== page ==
18. 18. approximately $16.3 million. Discovery in the case is ongoing. In July 2006, Red Oak appealed the dismissal of its fraud counterclaims to the Appellate Division of the Supreme Court. Raytheon also filed a related action against Red Oak in the Superior Court of Middlesex County, New Jersey, in May 2005, seeking to foreclose on a construction lien filed against property allegedly owned by Red Oak, in the amount of $31 million. Red Oak was served with the Complaint in September 2005, and filed its answer, affirmative defenses, and counterclaim in October 2005. Raytheon has stated that it wishes to stay the New Jersey action pending the outcome of the New York action. Red Oak has not decided whether it wishes to oppose the lien or consent to a stay. Red Oak believes it has meritorious claims and defenses and will assert them vigorously in these proceedings. In January 2005, the City of Redondo Beach (“City”), California, issued an assessment against Williams Power Co., Inc., (“Williams”) and AES Redondo Beach, LLC (“AES Redondo”), an indirect subsidiary of the Company, for approximately $71.7 million in allegedly overdue utility users’ tax (“UUT”), interest, and penalties relating to the natural gas used at AES Redondo’s power plant from May 1998 through September 2004 to generate electricity. After an administrative hearing on AES Redondo’s and Williams’ respective objections to the assessment, in September 2005, the Tax Administrator issued a decision holding AES Redondo and Williams jointly and severally liable for approximately $56.7 million, over $20 million of which constituted interest and penalties. In October 2005, AES Redondo and Williams filed their respective appeals of that decision with the City Manager, who appointed a hearing officer to decide the appeal. A schedule to hear and decide the appeal has not been established. In addition, in July 2005, AES Redondo filed a lawsuit in Los Angeles Superior Court seeking a refund of UUT paid since February 2005, and an order that the City cannot charge AES Redondo UUT going forward. Williams later filed a similar complaint that was related to AES Redondo’s lawsuit. At an August 2006 hearing on the City’s demurrers to AES Redondo’s and Williams’ respective complaints, the Superior Court addressed whether AES Redondo and Williams must prepay to the City any allegedly owed UUT prior to judicially challenging the merits of the UUT, and ordered further briefing on that issue. In September 2006, the Superior Court issued an order denying the demurrers. At October 2006 hearing, the Superior Court phased the case to address the City’s objections based on administrative exhaustion and the pay-first-litigate-later doctrine, which potentially requires a taxpayer to prepay taxes allegedly owed before challenging the merits of those taxes in court. The Superior Court also directed the City to file a motion for summary judgment on those objections, which is scheduled to be heard on February 28, 2007. The Superior Court further authorized discovery on the City’s objections, but otherwise stayed the case pending the outcome of the City’s anticipated motion for summary judgment. Furthermore, in December 2005 and January, June, and September 2006, the Tax Administrator issued assessments against AES Redondo and Williams totaling approximately $4 million for allegedly overdue UUT on the gas used at the power plant from October 2004 through June 2006 (collectively, “New UUT Assessments”). AES Redondo has objected to those and any future UUT assessments. The Tax Administrator has stated that AES Redondo’s objections to the December 2005 UUT assessment are moot in light of his September 2005 decision, which, as noted above, is on appeal. The Tax Administrator has not scheduled a hearing on the New UUT assessments, but has indicated that if there is one he will only address the amount of those assessments, not the merits of them. AES Redondo believes that it has meritorious claims and defenses and will assert them vigorously in these proceedings. In February 2006, the local Kazakhstan tax commission imposed an environmental fine of approximately $4 million (including interest) on Maikuben West mine, for alleged unauthorized disposal of overburden in the mine during 2003 and 2004. Maikuben West is currently disputing the fine. The commission also imposed a fine of approximately $54,000 for alleged unauthorized drain water discharge during 2004. This fine has been paid. In March 2006, the Government of the Dominican Republic and Secretariat of State of the Environment and Natural Resources of the Dominican Republic (collectively, “Government of the 18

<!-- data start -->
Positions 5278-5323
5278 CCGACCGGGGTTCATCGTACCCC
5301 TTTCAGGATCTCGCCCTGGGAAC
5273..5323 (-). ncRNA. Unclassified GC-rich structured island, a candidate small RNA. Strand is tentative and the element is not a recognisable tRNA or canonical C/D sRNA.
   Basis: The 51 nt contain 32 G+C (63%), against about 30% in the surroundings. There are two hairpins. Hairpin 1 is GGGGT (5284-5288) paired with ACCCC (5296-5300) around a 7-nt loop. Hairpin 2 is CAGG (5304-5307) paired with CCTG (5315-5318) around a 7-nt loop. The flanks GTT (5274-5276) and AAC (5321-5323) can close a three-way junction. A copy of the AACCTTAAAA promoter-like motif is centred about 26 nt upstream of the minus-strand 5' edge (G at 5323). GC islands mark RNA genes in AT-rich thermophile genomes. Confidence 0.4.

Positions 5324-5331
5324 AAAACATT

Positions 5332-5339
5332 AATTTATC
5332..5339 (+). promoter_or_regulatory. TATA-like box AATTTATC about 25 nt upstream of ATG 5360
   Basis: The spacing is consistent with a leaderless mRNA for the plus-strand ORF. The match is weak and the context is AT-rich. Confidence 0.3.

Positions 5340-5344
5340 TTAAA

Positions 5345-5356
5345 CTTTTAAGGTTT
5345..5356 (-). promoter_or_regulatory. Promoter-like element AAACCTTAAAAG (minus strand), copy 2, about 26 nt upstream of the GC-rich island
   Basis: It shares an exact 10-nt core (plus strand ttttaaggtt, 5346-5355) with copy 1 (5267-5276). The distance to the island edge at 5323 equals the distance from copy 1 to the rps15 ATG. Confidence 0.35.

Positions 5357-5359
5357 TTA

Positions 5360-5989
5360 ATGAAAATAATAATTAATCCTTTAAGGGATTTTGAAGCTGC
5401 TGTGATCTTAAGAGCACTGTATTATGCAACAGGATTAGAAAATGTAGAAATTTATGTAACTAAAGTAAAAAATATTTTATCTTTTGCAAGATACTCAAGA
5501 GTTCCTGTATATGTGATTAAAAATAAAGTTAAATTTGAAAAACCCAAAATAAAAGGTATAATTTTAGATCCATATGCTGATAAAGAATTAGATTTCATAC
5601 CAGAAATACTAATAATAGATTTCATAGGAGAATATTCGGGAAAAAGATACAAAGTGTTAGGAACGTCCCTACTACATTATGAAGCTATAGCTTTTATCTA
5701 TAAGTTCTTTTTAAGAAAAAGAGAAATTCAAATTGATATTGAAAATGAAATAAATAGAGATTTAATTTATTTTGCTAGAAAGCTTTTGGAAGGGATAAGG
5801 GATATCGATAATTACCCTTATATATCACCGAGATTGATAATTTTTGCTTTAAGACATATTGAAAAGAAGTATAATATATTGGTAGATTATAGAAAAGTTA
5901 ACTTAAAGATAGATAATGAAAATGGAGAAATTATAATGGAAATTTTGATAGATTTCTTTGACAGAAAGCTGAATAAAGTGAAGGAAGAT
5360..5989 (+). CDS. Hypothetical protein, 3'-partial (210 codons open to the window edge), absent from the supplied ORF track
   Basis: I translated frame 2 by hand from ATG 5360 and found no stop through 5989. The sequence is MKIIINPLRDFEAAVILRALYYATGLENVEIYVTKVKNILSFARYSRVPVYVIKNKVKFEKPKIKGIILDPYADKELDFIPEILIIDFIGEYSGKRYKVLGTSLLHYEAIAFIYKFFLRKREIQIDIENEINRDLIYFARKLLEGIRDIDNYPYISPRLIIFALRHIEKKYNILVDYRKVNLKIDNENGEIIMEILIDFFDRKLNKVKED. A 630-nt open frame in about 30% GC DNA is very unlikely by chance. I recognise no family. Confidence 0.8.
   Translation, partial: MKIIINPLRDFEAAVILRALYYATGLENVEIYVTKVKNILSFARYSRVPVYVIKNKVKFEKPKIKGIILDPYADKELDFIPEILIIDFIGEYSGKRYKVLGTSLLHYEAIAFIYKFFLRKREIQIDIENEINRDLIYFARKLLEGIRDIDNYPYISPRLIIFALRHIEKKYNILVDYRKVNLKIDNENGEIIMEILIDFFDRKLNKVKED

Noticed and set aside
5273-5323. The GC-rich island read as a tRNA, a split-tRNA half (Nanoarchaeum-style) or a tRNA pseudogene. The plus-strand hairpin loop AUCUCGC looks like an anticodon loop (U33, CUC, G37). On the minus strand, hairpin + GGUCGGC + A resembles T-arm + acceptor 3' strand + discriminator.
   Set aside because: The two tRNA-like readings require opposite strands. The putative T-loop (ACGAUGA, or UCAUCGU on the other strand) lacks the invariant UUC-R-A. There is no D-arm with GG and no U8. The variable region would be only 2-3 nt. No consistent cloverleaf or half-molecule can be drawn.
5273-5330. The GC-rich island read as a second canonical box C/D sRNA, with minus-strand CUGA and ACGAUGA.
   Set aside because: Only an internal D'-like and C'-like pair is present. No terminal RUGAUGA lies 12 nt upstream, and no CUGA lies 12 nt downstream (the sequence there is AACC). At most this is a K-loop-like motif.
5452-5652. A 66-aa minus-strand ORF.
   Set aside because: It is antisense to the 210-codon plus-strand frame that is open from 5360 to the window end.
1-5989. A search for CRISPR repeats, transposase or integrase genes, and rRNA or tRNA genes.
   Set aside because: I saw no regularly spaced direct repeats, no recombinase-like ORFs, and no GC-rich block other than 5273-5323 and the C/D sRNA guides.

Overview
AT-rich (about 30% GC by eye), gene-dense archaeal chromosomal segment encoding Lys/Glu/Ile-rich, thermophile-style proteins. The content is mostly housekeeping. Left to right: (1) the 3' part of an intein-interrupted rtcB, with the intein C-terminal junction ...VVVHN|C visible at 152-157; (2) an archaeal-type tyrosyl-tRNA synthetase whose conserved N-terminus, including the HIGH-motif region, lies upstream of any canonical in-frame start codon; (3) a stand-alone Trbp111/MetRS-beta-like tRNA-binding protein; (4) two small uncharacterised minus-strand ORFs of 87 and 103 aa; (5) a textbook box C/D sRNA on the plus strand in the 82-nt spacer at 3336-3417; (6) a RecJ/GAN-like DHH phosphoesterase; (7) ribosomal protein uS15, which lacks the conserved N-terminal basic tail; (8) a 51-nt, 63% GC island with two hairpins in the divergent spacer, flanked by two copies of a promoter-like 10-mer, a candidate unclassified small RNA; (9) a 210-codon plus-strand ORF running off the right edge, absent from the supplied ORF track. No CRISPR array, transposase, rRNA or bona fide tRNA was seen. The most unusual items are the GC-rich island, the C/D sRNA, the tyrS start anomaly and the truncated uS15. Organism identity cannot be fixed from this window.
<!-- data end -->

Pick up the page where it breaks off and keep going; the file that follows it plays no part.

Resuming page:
19. 19. Dominican Republic”) filed a complaint in the U.S. District Court for the Eastern District of Virginia against The AES Corporation, AES Aggregate Services, Ltd., AES Atlantis, Inc., and AES Puerto Rico, LP (collectively, “AES Defendants”), and unrelated parties, Silver Spot Enterprises and Roger Charles Fina. In June 2006, the Government of the Dominican Republic filed a substantially similar amended complaint against the defendants, alleging that the defendants improperly disposed of “coal ash waste” in the Dominican Republic, and that the alleged waste was generated at AES Puerto Rico’s power plant in Guayama, Puerto Rico. Based on these allegations, the amended complaint asserts seven claims against the defendants: violation of 18 U.S.C. §§ 1961-68, the Racketeer Influenced and Corrupt Organizations Act (“RICO Act”); conspiracy to violate section 1962(c) of the RICO Act; civil conspiracy to violate the Foreign Corrupt Practices Act (“FCPA”) and other unspecified laws concerning bribery and waste disposal; aiding and abetting the violation of the FCPA and other unspecified laws concerning bribery and waste disposal; violation of unspecified nuisance law; violation of unspecified product liability law; and violation of 28 U.S.C. § 1350, the Alien Tort Statute (which the Government of the Dominican Republic later voluntarily dismissed without prejudice). While the amended complaint does not specify the amount of alleged damages sought from the defendants, the Government of the Dominican Republic and its attorneys have stated in press reports that it is seeking to recover at least $80 million. The AES Defendants have filed a motion to dismiss the lawsuit in its entirety for failure to state a claim upon which relief can be granted. The district court has taken the motion to dismiss under advisement. The AES Defendants believe they have meritorious defenses to the claims asserted against them and will defend themselves vigorously in this lawsuit. AES Eastern Energy voluntarily disclosed to the New York State Department of Environmental Conservation (“NYSDEC”) and the U.S. Environmental Protection Agency (“EPA”) on November 27, 2002 that nitrogen oxide (“NOx”) exceedances appear to have occurred on October 30 and 31, and November 1-8 and 10 of 2002. The exceedances were discovered through an audit by plant personnel of the Plant’s NOx Reasonably Available Control Technology (“RACT”) tracking system. Immediately upon the discovery of the exceedances, the selective catalytic reduction (“SCR”) at the Somerset plant was activated to reduce NOx emissions. AES Eastern Energy learned of a notice of violation (the “NOV”) issued by the NYSDEC for the NOx RACT exceedances through a review of the November 2004 release of the EPA’s Enforcement and Compliance History (“ECHO”) database. However, AES Eastern Energy has not yet seen the NOV from the NYSDEC. AES Eastern Energy is currently negotiating with NYSDEC concerning this matter. In June 2006, AES Ekibastuz was found to have breached a local tax law by failing to obtain a license for use of local water for the period of January 1, 2005 through October 3, 2005, in a timely manner. As a result, an additional permit fee was imposed, brining the total permit fee to approximately $135,000. The company has appealed this decision to the Supreme Court. In October 2006, the Constitutional Chamber of the Venezuelan Supreme Court decided that it would review a lawsuit filed in 2000 alleging that the Company’s acquisition of a controlling stake in C.A. La Electricidad de Caracas (“EDC”) in 2000 is void because the acquisition was not approved by the Venezuelan National Assembly. The Supreme Court also ordered that EDC and other interested persons be notified of its decision to review the lawsuit. AES believes that it complied with all existing laws with respect to the acquisition and that there are meritorious defenses to the allegations in this lawsuit. 19